A Q&A with historians of the early church.
Dr. Burrus, your work explores the ways in which ancient understandings of gender have a lot to do with the architecture of classical Christian theology—even in areas that most people wouldn’t immediately suppose. Akin is a member of the Presbyterian Church in America and has a master of divinity from Covenant Theological Seminary, so we can assume that he has been formed by the Calvinist/Reformed tradition as well as the more recent development of American evangelicalism.
Can you connect any theological dots between the theologians you focus on and the theological ideas we see playing out here—both in Akin’s remarks and the reactions?
Burrus: What strikes me is both the connections and the disconnections. Certainly classical trinitarianism tends to suppress the maternal role, with its focus on the begetting Father and the only-begotten Son who is the perfect image of that Father. (The ambiguously gendered Holy Spirit hovers in the wings.) The Virgin Mary brings the maternal back into the theological picture, one might say, especially in so-called Alexandrian traditions that emphasize the union of human and divine natures in Christ in such a way that Mary may be seen not only as the mother of the human but also the “God-bearer” or “Theotokos.”
However, Calvinist and other Reformation traditions reject the veneration of Mary and are inclined to see her as the mother of the human but not of the God. I rehearse these well-known theological doctrines to point out that the Christian theological tradition may collude in the downplaying of the maternal figure, who becomes a mere receptacle for male insemination. Thus, Akin is quick to protect the rights of the unborn child, who should not be “punished,” and [he] will in the case of rape insist on punishment of the father, or rapist, but he does not seem to focus on what this means for the sexually violated involuntary mother. It seems she is expected to say, like Mary in Luke’s Gospel when the angel Gabriel announces her unexpected pregnancy, “Let it be unto me according to your word.” [1:38]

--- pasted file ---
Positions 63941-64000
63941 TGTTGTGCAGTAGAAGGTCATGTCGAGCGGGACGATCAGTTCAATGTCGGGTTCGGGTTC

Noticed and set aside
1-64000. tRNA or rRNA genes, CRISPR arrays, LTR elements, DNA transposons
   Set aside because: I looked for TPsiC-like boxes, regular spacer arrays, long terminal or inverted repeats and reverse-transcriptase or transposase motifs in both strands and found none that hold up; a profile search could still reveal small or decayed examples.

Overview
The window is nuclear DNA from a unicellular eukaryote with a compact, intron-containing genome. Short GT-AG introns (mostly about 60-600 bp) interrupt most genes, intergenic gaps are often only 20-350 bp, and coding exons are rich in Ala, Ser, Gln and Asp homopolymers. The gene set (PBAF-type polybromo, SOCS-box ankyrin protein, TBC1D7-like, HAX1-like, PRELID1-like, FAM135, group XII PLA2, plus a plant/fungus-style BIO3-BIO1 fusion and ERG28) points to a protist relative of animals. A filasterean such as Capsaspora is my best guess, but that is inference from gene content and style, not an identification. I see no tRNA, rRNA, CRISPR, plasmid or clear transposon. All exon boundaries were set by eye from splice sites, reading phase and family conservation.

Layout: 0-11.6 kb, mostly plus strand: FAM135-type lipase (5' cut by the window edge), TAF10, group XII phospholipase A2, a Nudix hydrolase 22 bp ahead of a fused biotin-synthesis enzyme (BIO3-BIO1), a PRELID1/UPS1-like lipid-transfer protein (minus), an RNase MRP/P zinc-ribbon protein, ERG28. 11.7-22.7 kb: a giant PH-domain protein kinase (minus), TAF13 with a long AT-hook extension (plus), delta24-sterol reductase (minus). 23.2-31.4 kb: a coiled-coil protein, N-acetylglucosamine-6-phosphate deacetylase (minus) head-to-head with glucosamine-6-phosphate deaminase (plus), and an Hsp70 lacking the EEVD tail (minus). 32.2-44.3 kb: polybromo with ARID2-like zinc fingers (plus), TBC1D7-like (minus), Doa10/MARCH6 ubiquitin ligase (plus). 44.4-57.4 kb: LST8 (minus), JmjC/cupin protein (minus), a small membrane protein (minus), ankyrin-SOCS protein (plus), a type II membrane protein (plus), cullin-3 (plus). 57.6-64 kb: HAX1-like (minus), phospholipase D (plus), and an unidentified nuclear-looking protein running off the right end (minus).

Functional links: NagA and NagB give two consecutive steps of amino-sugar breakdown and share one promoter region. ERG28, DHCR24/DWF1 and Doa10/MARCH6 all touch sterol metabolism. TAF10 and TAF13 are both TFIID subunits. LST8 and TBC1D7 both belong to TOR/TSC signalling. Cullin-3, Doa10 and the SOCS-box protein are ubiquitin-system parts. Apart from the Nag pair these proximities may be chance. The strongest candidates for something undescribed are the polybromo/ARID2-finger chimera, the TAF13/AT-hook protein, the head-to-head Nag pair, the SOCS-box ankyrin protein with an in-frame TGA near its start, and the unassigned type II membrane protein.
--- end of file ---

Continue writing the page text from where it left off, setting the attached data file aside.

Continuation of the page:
Yet at the same time that Akin seems to downplay the female figure and to render her passive, he also imbues her with astonishing powers—namely, the ability to prevent conception in the case of “legitimate” rape. (As I indicated in my prior comment, the implication is that if she does not prevent conception, then it wasn’t “legitimate” rape; that is, she in some way colluded with her rapist.)
To my mind, this is inconsistent with the way that gender, the erotic, and procreation figure in the theological tradition—which is not in itself problematic, but in this case turns out to be hugely problematic indeed, from a feminist perspective! There is something especially gratuitous in the offense.
One could nonetheless discern possible influence of the Christian theological tradition even here, I suppose, if we think of the emphasis placed on the figure of the Virgin Mary, and on virginal figures more generally, as symbols of the closed nature of the church, defended against heresy or paganism—or whatever else might seem to present a threat.
So there the female body carries a huge burden of representation: her ability to protect the boundaries of her body, and to maintain her purity, reflects the church’s ability to do the same. In the case of a raped woman, we cannot deny that a boundary has been violated, so then we have to imagine that in another sense it has not really been violated; conception has not occurred.
Read the rest of the interview at Religion Dispatches.